Last year we started work on the LSNC Google API Project, a project we completed a few months ago. The gist of the project was to exploit open source Google APIs to integrate components of the Google Apps platform with the Pika case management system. At the most recent TIG Conference in Albuquerque, I gave a non-technical presentation about the project; last month, Michael Cizmar of MC+A in Chicago and Mark Sawyer, LSNC IT Manager, gave an IT-oriented presenation about the project at the most recent NTEN Conference.
Working on this project has been particularly daunting at two major breakpoints, no pun intended: We had the courage–perhaps the folly– last year of working on the development of our Google Apps integrations right at the juncture when Google made enormous changes to the underlying architecture of its core Google Apps, including Gmail, Calendar and Docs. (Anyone who was an active Google Apps user last year understands how significant the changes–hundreds of them–were made.) Those architectural changes in short order broke our project code. We rolled with it and spent additional months refactoring the code.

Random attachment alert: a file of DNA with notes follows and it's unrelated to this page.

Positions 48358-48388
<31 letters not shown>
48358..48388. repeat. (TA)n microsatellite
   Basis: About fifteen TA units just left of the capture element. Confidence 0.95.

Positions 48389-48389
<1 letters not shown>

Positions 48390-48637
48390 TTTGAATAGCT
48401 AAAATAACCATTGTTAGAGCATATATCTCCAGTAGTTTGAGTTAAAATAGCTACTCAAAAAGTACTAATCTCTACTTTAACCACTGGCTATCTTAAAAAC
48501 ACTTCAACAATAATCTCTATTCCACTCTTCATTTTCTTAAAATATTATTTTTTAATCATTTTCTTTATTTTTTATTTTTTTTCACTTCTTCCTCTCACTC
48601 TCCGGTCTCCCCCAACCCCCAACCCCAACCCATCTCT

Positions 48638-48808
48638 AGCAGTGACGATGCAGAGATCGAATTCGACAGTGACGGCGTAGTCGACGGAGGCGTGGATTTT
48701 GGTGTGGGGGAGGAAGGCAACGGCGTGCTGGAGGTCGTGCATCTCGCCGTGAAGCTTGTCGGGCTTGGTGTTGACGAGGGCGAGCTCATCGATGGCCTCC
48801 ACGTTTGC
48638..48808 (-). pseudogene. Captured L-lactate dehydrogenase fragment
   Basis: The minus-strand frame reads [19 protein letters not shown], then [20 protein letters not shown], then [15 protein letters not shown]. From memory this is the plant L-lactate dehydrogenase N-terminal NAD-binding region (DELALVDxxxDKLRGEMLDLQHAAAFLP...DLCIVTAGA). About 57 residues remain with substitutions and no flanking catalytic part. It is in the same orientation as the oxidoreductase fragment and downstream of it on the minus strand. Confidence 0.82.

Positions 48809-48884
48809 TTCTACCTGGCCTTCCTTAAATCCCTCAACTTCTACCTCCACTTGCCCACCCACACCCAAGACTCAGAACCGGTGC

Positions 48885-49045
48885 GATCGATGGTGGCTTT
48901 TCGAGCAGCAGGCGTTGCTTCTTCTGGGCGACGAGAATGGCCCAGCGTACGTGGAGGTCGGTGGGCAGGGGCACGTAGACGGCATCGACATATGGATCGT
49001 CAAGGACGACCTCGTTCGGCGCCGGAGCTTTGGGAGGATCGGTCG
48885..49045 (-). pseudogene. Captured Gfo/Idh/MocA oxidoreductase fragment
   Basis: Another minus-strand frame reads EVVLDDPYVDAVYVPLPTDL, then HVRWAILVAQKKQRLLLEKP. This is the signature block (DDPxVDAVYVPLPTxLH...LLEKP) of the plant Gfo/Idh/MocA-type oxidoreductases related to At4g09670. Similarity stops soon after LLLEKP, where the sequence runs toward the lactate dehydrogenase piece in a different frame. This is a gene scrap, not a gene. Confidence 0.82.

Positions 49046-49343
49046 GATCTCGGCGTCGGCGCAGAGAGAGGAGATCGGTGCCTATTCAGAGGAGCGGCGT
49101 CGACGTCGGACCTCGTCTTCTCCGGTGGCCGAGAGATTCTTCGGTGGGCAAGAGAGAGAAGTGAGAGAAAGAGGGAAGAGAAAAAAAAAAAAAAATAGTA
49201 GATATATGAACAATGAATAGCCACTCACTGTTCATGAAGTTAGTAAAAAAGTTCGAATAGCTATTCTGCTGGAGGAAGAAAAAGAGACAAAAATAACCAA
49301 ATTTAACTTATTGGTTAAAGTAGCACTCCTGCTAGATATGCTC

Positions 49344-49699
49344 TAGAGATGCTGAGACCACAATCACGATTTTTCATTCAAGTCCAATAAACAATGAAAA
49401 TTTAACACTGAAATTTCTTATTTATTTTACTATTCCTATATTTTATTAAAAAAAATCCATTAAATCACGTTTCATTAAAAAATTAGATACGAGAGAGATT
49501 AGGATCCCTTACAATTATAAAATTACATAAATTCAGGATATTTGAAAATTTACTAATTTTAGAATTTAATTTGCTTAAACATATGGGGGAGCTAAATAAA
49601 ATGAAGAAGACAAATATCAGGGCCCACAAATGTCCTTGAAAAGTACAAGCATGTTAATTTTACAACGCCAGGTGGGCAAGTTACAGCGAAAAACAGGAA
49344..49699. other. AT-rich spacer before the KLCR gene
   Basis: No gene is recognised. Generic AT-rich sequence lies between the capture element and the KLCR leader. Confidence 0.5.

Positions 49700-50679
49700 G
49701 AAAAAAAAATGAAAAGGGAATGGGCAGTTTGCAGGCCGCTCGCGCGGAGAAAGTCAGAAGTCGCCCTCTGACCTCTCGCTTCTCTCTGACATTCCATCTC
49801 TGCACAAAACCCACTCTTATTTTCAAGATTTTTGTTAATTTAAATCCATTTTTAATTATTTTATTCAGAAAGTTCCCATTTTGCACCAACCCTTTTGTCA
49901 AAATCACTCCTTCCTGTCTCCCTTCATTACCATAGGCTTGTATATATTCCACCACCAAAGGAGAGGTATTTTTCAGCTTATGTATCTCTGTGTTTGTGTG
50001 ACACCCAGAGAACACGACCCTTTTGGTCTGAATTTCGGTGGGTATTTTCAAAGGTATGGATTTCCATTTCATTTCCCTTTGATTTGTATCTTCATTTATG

In March, we rolled out in sequence our updated code set to our entire organization with integrations of Gmail, Calendar and Docs and Groups. A month later, Google rolls out Google Drive, its very impressive replacement for Google Docs. And, not so surprisingly given our earlier experience, Googleâ€™s changes with the new Google Drive architecture broke our Docs and Gmail integrations. Again. Presumably, this is because both our Docs and Gmail integrations have dependencies on file synchronization and share processes that have changed with the Google Drive architecture. We’re on it, but we will have to make further changes, again.
The price of progress. But looking at the long term, I think Google Drive is well worth the cost to our project.